O'Hair wins Canadian Open, first Tour win since '09

Sean O'Hair won the Canadian Open PGA golf tournament in a sudden-death playoff. (Darryl Dyck/AP Photo/The Canadian Press)

Sean O’Hair won the first hole of a sudden-death playoff Sunday and captured the RBC Canadian Open in Vancouver, his first victory on the PGA Tour in more than two years.

The 29-year-old O’Hair, from West Chester, made a bogey at the playoff hole, a 472-yard par-4 at Shaughnessy Golf and Country Club, but prevailed when Kris Blanks missed a 6-foot putt that would have continued sudden death.

O’Hair entered the tournament ranked 147th in the FedEx Cup points race and 143rd on the money list.

The victory moved him into 43rd place on the FedEx Cup list, assuring him a berth in the playoffs, and the $900,000 first prize was almost three times what he had won this year up to this weekend.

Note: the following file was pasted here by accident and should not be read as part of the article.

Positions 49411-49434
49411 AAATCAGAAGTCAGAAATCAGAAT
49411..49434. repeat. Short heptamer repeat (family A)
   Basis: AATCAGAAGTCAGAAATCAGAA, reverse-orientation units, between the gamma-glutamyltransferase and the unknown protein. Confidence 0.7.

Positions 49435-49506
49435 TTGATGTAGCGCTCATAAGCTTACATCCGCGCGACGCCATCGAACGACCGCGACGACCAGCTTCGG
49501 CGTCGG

O’Hair played a solid final round Sunday, shooting a 2-under-par 68. He offset two back-nine bogeys with birdies at the 13th and 15th holes, and made a 5-foot putt at the par-3 17th to save par.

The birdie at the 15th, a par 5, came on a two-putt after O’Hair blasted a 346-yard drive.

Blanks shot a 69 on Sunday and finished tied with O’Hair at 4-under 276.

On the playoff hole, O’Hair drove his ball into the left rough and laid up to the center of the fairway, about 50 yards from the green. He pitched 20 feet short and 2-putted for his bogey.

Blanks, 38, who was seeking his first career PGA Tour victory, drove his ball near O’Hair’s and knocked his second shot into a greenside bunker. But his bunker shot rolled past the pin and into the collar behind the green, and his chip ran 6 feet past the hole.

O’Hair’s last victory came at the 2009 Wells Fargo Championship. His win Sunday was the fourth of his career.

O’Hair has endured perhaps his worst season on the PGA Tour. He had missed the cut nine times in his previous 12 tournaments coming into this weekend. He had fired Sean Foley as his swing coach and changed caddies.

In an interview with CBS-TV after he won, a teary-eyed O’Hair called his year “humbling.”

“It’s been a tough road,” he said. “I’ve had a lot of people help me get to this point, people who have been on my team all the way. I love you all. I couldn’t have done it without you.”

--Joe Juliano